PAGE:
Monday, December 10, 2007

Wish List Etiquette

I always feel a little uncomfortable when someone asks me what I'd like for Christmas. I'll usually say that there's nothing I really need, that I'd be happy with anything, etc, but when people insist, I'll try to think of a few things that I know I'd like. I do at least try to be cognizant about the person's financial situation, their closeness to me, and so on, but it's hard to come up with ideas.

I'm probably not the only one who feels a little selfish when I'm asked to make a wish list, but I find myself asking family members that same question every year. I love to search for unexpected items that just scream a friend or family member's name, but these items don't always fall into your lap. But that doesn't always happen, and at the end of the day you want to know that the recipient is receiving something they really love.

There's definitely a good and a bad way to go about making a wish list. The first rule is obviously that, unless someone has asked, don't send them one. They may have already gotten your present and will feel badly if it doesn't match any of the items you listed. It also sends the wrong message about your attitude toward gifts, that you expect and deserve something, when every gift should be treated as a special, unnecessary treat.

But what if someone (mom, grandma, boyfriend, brother, etc) asks for some suggestions? I think the best route is to stay vague, so that they don't feel pressure to buy one specific thing, which they might not like or may be out of their price range. When my aunt asked me what I'd like for Christmas, I said that I'd appreciate anything I can use when I get my first apartment after graduating in May. I know there are so many things I'll need, and it would be great to have something practical that reminds me of my aunt when I use it. By opening it up to the wide category of home stuff, I figured that she could find something within her budget and not feel too worried that she'd be getting something I wouldn't like or use.

If you didn't have a specific situation like mine, you could always mention something you're interested in. I was really into throwing wine and cheese parties for a while and one Christmas my family got me everything I needed for entertaining, which was great. A person might run the risk of purchasing something you already own, but let them take the initiative to ask for something more specific.

If someone wants more specific suggestions, be sure to make a list that includes things from a variety of price points, and items that are easily available (I usually will send a few links to sites where you can buy the items so that the person doesn't need to search all over for it). I always have a long list of books on my wish list at Amazon (full disclosure - I benefit if you shop at Amazon through links on my site), so I'll usually send a few links to those to family members who ask what I'd want, and books are great since the person can buy one or a few depending on how much they'd like to spend. If you've got a family member who's not very internet-savvy, listing the titles of the books you're interested in is a good idea, since they can always find them at a local bookstore.

I think it's also important to take the other person's interests in mind when you're making a wish list. When my sister mentioned that she's been looking for a new purse, I was so excited to start looking for one for her Christmas gift. Finding the right gift is difficult in itself, don't make it harder by asking for things the other person has no knowledge about or interest in.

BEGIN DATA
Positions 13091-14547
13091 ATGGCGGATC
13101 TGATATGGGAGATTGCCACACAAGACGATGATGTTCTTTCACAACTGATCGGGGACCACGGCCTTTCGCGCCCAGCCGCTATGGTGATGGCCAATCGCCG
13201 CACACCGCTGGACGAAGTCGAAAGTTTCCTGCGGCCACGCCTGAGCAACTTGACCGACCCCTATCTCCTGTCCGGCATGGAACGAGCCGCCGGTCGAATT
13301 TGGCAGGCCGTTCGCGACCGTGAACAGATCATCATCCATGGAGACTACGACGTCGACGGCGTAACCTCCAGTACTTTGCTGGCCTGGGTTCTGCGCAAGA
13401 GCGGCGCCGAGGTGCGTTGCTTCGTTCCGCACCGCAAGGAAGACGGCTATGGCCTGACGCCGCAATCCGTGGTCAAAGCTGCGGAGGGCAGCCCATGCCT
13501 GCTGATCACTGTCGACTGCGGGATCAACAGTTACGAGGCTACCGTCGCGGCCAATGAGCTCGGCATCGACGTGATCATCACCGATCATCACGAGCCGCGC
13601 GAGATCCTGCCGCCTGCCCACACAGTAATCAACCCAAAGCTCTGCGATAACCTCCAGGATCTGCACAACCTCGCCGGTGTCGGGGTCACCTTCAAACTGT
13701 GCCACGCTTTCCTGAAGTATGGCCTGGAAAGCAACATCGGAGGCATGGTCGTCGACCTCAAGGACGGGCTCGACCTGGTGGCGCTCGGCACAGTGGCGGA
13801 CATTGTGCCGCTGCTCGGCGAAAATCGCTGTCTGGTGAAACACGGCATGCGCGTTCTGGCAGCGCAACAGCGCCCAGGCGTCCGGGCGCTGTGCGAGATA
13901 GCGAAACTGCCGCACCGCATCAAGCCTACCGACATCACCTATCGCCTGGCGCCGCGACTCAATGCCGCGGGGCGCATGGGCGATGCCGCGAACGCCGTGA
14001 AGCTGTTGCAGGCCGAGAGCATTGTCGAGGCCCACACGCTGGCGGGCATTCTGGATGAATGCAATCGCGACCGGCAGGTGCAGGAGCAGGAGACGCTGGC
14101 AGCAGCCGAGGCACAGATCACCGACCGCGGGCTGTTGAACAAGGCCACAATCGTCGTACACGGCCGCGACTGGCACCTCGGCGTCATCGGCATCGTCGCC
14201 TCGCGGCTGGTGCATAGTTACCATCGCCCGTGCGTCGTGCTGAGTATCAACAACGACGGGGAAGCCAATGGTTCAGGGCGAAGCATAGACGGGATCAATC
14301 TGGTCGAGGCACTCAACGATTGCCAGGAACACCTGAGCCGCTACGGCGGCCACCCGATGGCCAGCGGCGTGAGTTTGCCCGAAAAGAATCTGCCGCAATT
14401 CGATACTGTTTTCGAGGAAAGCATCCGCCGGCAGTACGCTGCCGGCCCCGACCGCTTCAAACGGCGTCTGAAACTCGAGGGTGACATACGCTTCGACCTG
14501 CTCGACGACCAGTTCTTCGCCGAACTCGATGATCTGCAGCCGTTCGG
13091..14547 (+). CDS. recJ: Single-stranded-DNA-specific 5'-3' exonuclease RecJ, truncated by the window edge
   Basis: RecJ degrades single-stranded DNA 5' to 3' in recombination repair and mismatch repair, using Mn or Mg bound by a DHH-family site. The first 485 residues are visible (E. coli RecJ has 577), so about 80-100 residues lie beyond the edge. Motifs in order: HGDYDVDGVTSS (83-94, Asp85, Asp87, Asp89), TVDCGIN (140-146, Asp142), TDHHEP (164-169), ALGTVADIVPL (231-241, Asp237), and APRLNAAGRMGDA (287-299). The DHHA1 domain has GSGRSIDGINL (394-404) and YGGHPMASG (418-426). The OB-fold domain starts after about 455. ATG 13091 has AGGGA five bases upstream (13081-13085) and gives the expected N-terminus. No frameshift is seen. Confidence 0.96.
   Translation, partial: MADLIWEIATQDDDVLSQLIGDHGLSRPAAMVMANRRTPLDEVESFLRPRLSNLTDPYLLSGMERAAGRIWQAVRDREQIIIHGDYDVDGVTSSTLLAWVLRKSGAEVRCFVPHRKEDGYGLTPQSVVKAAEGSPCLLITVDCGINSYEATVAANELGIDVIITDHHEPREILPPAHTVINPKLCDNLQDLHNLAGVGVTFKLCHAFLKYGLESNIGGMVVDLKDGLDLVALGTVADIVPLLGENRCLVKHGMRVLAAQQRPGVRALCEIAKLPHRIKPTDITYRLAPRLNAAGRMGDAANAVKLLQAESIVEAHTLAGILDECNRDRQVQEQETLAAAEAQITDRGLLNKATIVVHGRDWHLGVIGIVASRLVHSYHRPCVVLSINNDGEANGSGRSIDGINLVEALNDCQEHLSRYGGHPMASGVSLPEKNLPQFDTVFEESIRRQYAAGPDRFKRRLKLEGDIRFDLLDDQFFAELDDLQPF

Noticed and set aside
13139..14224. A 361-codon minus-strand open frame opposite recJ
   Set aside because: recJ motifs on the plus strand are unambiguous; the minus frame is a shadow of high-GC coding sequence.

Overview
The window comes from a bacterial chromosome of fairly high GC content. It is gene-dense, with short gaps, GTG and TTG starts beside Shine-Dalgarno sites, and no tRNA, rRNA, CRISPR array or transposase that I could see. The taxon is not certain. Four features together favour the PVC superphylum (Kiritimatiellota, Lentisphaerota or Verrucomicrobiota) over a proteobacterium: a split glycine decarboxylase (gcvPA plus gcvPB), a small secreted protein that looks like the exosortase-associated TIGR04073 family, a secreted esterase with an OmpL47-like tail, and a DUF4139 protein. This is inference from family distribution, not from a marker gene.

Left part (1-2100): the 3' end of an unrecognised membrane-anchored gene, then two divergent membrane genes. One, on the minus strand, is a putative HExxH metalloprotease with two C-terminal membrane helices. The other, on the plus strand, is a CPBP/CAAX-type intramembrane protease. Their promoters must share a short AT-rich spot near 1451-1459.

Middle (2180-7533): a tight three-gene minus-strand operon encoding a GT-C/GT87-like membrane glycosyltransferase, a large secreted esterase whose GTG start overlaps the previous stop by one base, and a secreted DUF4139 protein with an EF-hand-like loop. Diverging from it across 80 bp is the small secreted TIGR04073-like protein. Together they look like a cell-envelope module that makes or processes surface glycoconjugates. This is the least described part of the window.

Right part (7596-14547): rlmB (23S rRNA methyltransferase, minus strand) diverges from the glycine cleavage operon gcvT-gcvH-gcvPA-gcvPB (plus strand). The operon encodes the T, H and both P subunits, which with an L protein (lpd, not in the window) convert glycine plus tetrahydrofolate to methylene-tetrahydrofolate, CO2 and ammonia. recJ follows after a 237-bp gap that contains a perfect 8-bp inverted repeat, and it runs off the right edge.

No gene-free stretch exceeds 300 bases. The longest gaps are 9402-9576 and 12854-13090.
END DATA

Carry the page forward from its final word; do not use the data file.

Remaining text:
I'm a big believer in giving charitable donations as gifts, and I think it's acceptable to ask for a charitable donation. I would give the person multiple options (other charities and regular items, in case they're uncomfortable with the organizations you listed) and would avoid listing any charities that might compromise the other person's values. Unless you know for sure that your mom supports the same candidate, has the same religious affiliation or feels strongly about a divisive social issue, don't request donations to these types of charities.

We live in such a materialistic culture that it's often easy to fall into the trap of feeling like we deserve expensive or lavish gifts if someone has the financial means to purchase pricey things. I was mildly disgusted to read about the rising trend of shoppers making wish lists at their favorite stores and then having the store contact loved ones to recommend that they purchase the items. I think Anna Post (Emily's great-great granddaughter) is spot-on when she said, "A gift should be about the relationship between the giver and the receiver. When you have a middleman like that, it becomes a business transaction."

I don't think anyone has the right to ever be angry or disappointed if they receive something other than what they requested on a wish list. This is a petty, selfish, materialistic attitude that totally goes against the real meaning of the holiday. Be grateful for anything you receive, don't worry too much about searching for that "perfect gift" and let the holidays be about spending time with your loved ones and expressing gratitude for having them in your life.

What are your thoughts on wish lists? Are they tacky or necessary?

14 comments:

cate said...

I really don't think wish lists are appropriate past the age where you're going to post them to Santa, with the exception of a wedding registry. I love your idea, Meg, about being vague, and I think that's a much better way to go. A simple "I always appreciate things for my apartment," gives the giver a choice of everything from scented candles to expensive furniture. If you like to read, say "I can always use something new to read!" If you like music, say "Anyhting off of iTunes is always appreciated." Basically, figure out your tastes and a vague way of mentioning them. Putting together wish lists/Christmas registries screams picky materialism to me, as though you're so concerned with gifts that you haven't stopped to pause and consider the best answer of all, which is "I always love your gifts and am so happy you're thinking of me. Please surprise me!"

cat said...

If someone requests a wishlist, go for it. There is really nothing more annoying than someone trying the coy "Oh I don't know, I don't want anything, I'll be happy with whatever." We all know that's not the case, we all know there are things the person wants, and that just makes me want to actually not get them anything and watch them be completely disappointed even though that's what they wanted.

To that point, when someone asks what I want, I name a few general things that are varied and not too specific. My sister got to the heart of what she really needs for student teaching and beyond and is telling everyone who asks to get her clothes for teaching or contemporary children's books. She'll get a wide variety of things that all fit what she said, and that's great.